Harrison.— They were all false witnesses; the room, and then the brother was not there; this is admitted to be a very excellent witness; Bradburn.-My lords and gentlemen, the it must be famous evidence to take my life evidence that Adams has given against me I upon, when they met twice a-week for two or consider is not right. three months, to compare their evidence, in order to take my life; he swears, that I said I
Strange.--I have only thus much to say,
gentlemen, that as to the evidence that Mr. would sooner perish myself than the cause should be dropped ; and Adams swears, that Brunt's apprentice, Joseph Hale, and likewise I said if there were only six or eight I would lemnly to God, before whom I now stand, and
Mr. Adams gave against me, I declare sobe one. To take my life away on such evi- the gentlemen'round, they are both perjured dence cannot be justice.
villains. I expect to go out of the world shortly; I care not how soon it is, for I shall die with Gilchrist.–What I shall say I will say as in the same sentiment that I stand here; I know the presence of my God, and before you. I that injustice is done me, and that I have an knew ng of it till about four o'clock in undoubted right, as an Englishman, to demand the afternoon ; I was going to look for work ;
I had neither money nor bread, so I met with
SENTENCE. a man who told me to come to the Horse and Groom, that they were going to have a supper Lord Chief Justice Abbott,----Arthur Thistlethere. I was not a man that suffered myself to be wood, William Davidson, James Ings, Thomas ainong radicals, but I had nothing to eat, and Brunt, William Tidd, you have severally absent from my friends, and none to help me. · been tried and found guilty upon an indict. I went to the place appointed, as I have stated 'ment charging you, together with others, with to my Attorney, and likewise stated to my the crime of high treason, in compassing and lord Sidmouth, at six o'clock at night; I can- imagining to levy war against bis majesty, in not cut it short; I must tell the truth; I went order to compel him to change his measures to the place at six o'clock at night, and met and councils. four or five men whom I did not know, but John Harrison, Richard Bradburn, John Charles Cooper. I borrowed a halfpenny, and Shaw Strange,James Gilchrist, Charles Cooper, bought some bread at a shop; with that I fol. --you being each persons charged with the lowed Hiden ; I was a few yards behind him same offence, by the same indictment, orie in going to this shop; before I could get a ginally pleaded Not Guilty to that indictment, penn'orth of bread they were away from me; but after the trial and conviction of the five I followed them on, not knowing what I was persons first indicted, you desired to be algoing about; as my God hears me that is lowed to withdraw those pleas of Not Guilty, true, and I never wish to come out of this and to plead guilty to the charge of treason place if I say any thing false. I went on, not imputed to you by that indictment, and you knowing what I was going about, and when I were permitted so to do. went up stairs, in a very little time came in James William Wilson, you having been bread and cheese ; I took an old sword and charged with the same offence, pleaded to that hacked it down; the men came round seem- indictment a mistake in your name of that ingly as hungry as I was, and I never asked, ' plea you had the benefit, but it was a benefit 'ull near about the conclusion that the officers, that could not long be of any avail; another came, the meaning of those arms; this very indictment for the same offence was preferred man that came here was the very man that ' against you, and to that indictment you, after answered me first; he says, you shall know by the trial of the five persons whom I first named, and by; there is one that we expect to come; have also thought proper to plead guilty. says I, I am not willing to stop here ; says lie, ! You, therefore, James William Wilson, John ranging the swords, any man that shall go out | Harrison, Richard Bradburn, John Shaw here I will run him through. I immediately, Strange, James Gilchrist, and Charles Cooper, in a manner, went backwards from the end of have thought fit voluntarily 10 acknowledge the table, stepping towards this little man, the crime with which you are charged, and to and I was then going to make an excuse to get cast yourselves upon the mercy of your soveaway out of this company, when up came an reign. If any of you shall have your life sparofficer, and the words that he said were, “ Lay ed, which as to some of you I trust may be the down your arms.” I heard no more ; I was case, I hope you will always bear in your confounded. I knew hy his neckcloth, and minds, that you owe that life to the benignity the appearance of a gentleman, that it was of your sovereign-to his merciful disposition, my duty to surrender myself. I never had aided and seconded by the merciful dispositioa any thing in my hand, but that sword that I also, of those very persons whom you had cut down the loaves with, and I stand here doomed to a violent and sudden death. convicted of high treason. I served my king One of you (Arthur Thistlewood) has now and my country twelve years, and this is the complained, that at your trial, you proposed recompense; O God! I have nothing more to call certain witnesses, whom the court re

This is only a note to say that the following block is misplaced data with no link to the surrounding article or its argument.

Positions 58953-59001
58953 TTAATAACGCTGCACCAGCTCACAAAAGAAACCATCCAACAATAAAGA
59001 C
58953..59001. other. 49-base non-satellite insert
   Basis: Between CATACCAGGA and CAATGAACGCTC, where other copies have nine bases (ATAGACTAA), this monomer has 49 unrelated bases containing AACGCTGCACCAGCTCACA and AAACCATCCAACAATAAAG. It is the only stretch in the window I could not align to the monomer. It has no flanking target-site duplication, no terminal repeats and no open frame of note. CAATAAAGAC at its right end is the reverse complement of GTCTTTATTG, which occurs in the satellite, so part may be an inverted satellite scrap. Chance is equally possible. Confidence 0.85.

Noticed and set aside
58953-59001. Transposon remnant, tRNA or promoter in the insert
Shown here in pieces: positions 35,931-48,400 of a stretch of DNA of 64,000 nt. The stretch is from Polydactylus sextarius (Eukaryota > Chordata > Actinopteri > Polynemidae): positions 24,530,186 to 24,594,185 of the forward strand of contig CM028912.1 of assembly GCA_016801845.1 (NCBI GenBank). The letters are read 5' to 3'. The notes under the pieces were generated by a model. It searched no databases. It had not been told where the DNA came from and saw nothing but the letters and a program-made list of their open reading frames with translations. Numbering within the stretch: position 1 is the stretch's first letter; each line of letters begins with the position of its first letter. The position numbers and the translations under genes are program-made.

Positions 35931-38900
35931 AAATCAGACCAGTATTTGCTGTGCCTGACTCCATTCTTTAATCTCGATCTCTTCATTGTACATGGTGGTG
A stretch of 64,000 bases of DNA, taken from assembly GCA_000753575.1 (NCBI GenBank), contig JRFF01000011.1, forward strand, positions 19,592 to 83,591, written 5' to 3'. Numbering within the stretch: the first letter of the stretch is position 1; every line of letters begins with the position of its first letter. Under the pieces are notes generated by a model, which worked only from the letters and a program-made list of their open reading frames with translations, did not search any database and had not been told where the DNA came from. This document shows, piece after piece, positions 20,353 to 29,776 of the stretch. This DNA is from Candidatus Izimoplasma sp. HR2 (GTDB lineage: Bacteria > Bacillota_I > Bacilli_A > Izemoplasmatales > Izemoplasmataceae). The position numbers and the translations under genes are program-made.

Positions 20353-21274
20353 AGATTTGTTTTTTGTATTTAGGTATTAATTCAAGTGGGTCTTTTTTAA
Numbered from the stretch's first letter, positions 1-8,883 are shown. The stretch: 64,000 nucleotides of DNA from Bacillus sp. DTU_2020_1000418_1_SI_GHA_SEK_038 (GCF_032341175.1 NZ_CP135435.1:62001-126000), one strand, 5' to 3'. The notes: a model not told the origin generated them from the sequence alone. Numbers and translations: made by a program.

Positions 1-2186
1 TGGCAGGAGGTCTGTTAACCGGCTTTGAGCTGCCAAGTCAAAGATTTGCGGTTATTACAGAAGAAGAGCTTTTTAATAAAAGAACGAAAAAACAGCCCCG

fused to hear. It is true that you did request Cooper.--My lord, I have very little to say; permission to call a person with a view of imI am brought in here unexpectedly this morn- pugning the testimony of a witness of the name ing; I did not expect to be called up so soon; in of Dwyer, and no other, as far as I then unthe first place, they have called no evidence, derstood ; the learned counsel
, whose assistbut they convict ine of high treason, I have for the same purpose; it could not be allowed
ance you have had, previously called witnesses been given to understand. I consider, my lord, there is no evidence to convict me of to you, according to the ordinary course in high treason; I am certain of that. It was